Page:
But a day before 2 September 2023, the day on which Chamisa had said he would lodge his application, the same media outlets that had spent the better part of the week claiming that Chamisa would file his papers suddenly reported that there had been a change of heart as Chamisa changed his mind and decided against approaching the Constitutional Court to challenge the declared result.

Innuendos were thrown around like confetti, replete with suggestions that Chamisa had decided not to challenge the result for the presidential election because of bald allegations that the judiciary is not independent.

But the writing on the wall, which everyone can read is that Chamisa decided against approaching the Constitutional Court, only because he does not have any evidence to support his claims. He has no V11s, which he knows he needs, and which he should have gotten from his polling agents, had he deployed them in sufficient numbers at the 12, 374 polling stations across the country.

Soon after Chamisa indicated through reports from media outlets aligned to his politics that he was no longer lodging a Constitutional Court application to challenge the validity of the declared presidential election result, government sources aware of the requirements of Section 94(1) that the President-elect must take his oath of office on the ninth day, after the declaration of the result for the presidential election started circulating an official memo that the inauguration of the President-elect would be on 4 September, tomorrow.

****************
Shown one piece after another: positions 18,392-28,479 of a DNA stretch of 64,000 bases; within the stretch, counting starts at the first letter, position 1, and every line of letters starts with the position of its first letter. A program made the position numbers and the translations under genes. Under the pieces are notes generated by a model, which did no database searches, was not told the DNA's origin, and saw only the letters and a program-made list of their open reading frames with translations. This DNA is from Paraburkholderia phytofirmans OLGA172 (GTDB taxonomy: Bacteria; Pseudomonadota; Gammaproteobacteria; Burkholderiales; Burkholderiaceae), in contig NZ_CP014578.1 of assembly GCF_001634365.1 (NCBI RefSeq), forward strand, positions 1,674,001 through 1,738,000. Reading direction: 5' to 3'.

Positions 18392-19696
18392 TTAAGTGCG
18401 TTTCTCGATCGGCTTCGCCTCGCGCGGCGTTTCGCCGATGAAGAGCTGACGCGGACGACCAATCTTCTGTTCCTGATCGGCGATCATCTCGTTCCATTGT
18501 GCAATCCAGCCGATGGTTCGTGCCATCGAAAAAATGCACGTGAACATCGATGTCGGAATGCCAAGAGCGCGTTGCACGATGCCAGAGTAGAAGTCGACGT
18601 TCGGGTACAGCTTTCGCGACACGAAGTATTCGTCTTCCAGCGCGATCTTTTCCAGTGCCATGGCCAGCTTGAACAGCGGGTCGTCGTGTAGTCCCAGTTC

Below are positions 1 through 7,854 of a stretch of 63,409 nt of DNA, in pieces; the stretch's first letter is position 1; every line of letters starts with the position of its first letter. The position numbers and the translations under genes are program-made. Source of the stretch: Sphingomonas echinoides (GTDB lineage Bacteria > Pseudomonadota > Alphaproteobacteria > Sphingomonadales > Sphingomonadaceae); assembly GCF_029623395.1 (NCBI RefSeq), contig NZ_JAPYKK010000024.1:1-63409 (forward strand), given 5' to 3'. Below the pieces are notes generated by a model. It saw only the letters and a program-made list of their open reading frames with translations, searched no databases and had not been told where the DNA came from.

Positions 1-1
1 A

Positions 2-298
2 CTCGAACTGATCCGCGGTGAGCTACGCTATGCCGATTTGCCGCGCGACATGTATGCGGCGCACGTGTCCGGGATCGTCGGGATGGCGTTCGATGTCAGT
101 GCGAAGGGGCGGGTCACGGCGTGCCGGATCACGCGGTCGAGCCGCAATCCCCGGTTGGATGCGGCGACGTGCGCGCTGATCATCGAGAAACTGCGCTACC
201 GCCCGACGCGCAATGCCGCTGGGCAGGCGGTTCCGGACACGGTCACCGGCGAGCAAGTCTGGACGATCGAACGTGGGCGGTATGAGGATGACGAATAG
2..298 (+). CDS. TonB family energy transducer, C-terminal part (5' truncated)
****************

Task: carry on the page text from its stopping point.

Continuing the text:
This prompted one of Chamisa's leading lawyers wo leads CCC;s legal efforts, Thabani Mpofu, to query the government memo in ways that raised eyebrows. Mpofu's message, querying the government memo, is attached herewith.

In any event, the technical coincidence between the fact that the seven-day period for lodging an application to challenge the result for the presidential election declared on 26 August 2023 ends on 4 September 2023, and the fact that the ninth day by which the President-elect is also on 4 September 2023 has created nefarious opportunities for Chamisa and his lot to make mischief by threatening to use the technical coincidence to subvert the inauguration.

These two scenarios that have triggered the technical coincidence are governed and anticipated in sections 93 and 94 of the Constitution.

Section 93 provides for any party, in this case Chamisa, to petition the Constitutional Court within seven days from the declaration of the results by ZEC. Because these are dates which refer to potential litigation, they are counted by excluding the first day and including the last day.